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    Quote Originally Posted by Frank Giger View Post
    This is one of the reasons I'm working towards what amounts to a parachute drop onto the end of the runway, as my aircraft has the glide angle of a rock.
    Lot of planes have that same glide angle!

  8. #8

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    LOL, one of my friends was helping another transition into a Stol 750 (and he's a great pilot but not super familiar) and they chopped the throttle on it from a high position over final.

    "Oooh, Mike, watch this," I said to my buddy, "Here comes a classic bounce!"

    We were not disappointed!

    Some aircraft need a little power on landing to grease it.
    The opinions and statements of this poster are largely based on facts and portray a possible version of the actual events.

  9. #9
    Sam Buchanan's Avatar
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    High drag aircraft such as what Frank and I have don't require power for a smooth landing following a steep glide, but they do require very precise speed management and timing. It takes discipline and a lot of practice to keep the nose pointed at the ground until you are practically on the runway before breaking the glide and greasing the landing. You only get one chance for the smooth landing before airspeed decays. Carrying just a little power vastly increases the size of the airspeed target and makes landings much less.....exciting.
    A bounce occurs when the plane is flared too high and airspeed and inspiration are depleted at the same time.
    Last edited by Sam Buchanan; 04-26-2018 at 12:51 PM.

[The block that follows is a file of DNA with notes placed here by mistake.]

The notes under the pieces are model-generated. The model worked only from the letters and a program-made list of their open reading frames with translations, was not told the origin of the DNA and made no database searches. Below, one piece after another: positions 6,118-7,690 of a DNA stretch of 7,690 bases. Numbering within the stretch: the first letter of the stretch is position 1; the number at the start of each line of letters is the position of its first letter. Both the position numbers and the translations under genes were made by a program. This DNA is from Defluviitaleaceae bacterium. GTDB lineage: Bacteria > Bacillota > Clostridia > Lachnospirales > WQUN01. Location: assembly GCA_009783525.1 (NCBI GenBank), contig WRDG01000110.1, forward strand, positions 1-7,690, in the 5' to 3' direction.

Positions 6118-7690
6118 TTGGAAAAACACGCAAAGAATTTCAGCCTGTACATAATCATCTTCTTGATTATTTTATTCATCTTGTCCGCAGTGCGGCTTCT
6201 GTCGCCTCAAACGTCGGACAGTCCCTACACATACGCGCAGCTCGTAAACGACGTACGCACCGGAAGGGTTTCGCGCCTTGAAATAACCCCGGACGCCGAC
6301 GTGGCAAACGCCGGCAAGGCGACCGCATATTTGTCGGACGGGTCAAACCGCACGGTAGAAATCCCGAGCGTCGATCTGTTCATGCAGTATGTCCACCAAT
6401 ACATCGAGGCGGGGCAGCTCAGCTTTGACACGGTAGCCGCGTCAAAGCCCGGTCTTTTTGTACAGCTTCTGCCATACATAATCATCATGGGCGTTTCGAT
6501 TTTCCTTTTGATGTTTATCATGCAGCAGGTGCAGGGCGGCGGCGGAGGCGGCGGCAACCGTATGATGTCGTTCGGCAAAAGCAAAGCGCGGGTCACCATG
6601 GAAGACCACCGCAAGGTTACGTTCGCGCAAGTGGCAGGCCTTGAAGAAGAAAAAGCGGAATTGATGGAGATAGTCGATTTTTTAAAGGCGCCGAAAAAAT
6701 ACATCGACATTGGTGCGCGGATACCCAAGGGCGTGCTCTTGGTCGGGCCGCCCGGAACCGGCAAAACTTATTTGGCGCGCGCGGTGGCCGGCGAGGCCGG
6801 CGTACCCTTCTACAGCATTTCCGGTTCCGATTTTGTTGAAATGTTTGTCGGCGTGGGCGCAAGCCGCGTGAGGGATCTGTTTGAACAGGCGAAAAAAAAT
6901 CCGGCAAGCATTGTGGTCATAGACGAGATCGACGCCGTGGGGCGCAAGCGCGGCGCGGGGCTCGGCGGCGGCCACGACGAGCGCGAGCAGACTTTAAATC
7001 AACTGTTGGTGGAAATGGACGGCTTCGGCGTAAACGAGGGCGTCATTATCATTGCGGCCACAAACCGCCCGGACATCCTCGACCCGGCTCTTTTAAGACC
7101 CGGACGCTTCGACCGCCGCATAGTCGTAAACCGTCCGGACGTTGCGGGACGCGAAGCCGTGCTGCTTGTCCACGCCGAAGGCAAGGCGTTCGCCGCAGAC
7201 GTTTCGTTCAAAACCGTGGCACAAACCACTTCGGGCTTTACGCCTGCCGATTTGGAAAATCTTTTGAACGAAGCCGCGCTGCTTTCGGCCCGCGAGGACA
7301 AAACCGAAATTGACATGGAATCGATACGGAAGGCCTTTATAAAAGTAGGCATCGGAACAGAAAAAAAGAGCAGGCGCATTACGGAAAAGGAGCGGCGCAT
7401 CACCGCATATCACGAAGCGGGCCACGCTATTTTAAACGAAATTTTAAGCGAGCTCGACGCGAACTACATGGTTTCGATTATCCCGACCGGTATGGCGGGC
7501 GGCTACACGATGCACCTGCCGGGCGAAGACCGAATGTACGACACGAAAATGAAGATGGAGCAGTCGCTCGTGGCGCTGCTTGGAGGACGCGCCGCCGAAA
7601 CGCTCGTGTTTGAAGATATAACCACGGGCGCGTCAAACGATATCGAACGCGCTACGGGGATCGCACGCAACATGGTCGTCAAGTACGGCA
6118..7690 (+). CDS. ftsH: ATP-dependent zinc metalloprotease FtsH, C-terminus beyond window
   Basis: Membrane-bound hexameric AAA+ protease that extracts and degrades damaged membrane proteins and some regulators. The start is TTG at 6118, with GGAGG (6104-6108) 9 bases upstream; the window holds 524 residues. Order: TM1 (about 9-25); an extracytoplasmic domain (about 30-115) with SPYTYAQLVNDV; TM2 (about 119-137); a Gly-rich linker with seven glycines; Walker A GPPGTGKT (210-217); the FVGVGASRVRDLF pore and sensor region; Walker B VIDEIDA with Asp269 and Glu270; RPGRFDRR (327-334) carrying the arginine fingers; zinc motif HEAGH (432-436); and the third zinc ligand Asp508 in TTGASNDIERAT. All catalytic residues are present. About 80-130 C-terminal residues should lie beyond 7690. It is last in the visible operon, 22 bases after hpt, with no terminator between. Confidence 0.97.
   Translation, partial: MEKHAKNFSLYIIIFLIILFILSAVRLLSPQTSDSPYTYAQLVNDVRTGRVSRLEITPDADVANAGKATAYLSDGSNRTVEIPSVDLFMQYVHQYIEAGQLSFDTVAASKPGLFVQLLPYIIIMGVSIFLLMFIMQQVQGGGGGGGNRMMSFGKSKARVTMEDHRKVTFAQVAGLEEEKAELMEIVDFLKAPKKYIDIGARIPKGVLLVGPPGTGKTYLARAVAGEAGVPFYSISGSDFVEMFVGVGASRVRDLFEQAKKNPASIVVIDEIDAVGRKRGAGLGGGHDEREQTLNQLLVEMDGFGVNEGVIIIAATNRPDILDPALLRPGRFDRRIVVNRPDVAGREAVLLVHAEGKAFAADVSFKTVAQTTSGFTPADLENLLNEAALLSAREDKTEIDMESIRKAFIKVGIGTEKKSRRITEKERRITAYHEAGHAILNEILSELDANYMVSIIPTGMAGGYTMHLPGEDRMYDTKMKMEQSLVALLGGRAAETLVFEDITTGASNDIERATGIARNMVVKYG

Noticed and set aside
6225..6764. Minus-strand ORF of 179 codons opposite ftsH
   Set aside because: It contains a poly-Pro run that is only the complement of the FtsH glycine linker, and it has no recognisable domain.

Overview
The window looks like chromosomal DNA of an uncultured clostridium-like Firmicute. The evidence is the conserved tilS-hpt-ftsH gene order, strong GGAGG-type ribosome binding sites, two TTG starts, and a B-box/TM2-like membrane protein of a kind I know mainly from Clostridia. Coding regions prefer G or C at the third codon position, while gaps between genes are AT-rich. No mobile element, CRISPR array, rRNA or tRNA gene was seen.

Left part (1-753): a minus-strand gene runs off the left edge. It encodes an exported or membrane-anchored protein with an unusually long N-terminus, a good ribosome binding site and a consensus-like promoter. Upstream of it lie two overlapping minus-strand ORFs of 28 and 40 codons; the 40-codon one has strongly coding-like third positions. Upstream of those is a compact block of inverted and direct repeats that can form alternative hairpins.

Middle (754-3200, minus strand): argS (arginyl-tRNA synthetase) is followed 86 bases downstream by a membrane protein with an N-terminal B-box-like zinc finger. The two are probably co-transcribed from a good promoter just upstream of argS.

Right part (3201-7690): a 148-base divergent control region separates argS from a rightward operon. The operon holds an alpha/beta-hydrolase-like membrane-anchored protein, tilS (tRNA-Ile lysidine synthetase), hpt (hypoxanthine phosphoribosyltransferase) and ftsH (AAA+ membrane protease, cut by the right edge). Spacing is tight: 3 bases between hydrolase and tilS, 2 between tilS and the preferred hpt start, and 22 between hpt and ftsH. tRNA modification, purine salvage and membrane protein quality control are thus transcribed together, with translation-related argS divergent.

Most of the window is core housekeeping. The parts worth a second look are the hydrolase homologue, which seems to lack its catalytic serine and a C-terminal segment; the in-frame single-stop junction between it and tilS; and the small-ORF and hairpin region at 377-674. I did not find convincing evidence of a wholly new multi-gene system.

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  10. #10

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    At a busy airport and/or with a control tower the requested pattern can often take you too far way from the runway to glide in without power. But there is no reason to descend early. Doing so annoys the neighbors and leaves you vulnerable to wind shear and a mechanical or fuel burp. Better to stay high.

    Those of us who fly airplanes that glide like manhole covers know that the intent of practicing power off approaches at an airport is to keep fresh our knowledge of glide performance. Engines are reliable so it is easy to let that knowledge get stale. Repetition keeps that knowledge in a place in our brain where it is right there when needed. Kind of like why the every 6 month's sim rides that Part 121 crew have to do seems to be a series of emergencies rather than just easy hops where normal procedures are demonstrated.

    "Why do we pretend the traffic pattern is the only place..."

    There are some places where you can practice your power-off approaches to farmer's fields or dirt roads. Where I live in the woods, I don't think that's practical. The local flight schools have their students aim at the private strips, like the one I live on. But that's as good as it gets. If they really do lose their engine they will be demonstrating their tree-top landing skills. Of course, on their long cross-country flight they will see geography that is friendlier to sick airplanes.

    Best of luck,

    Wes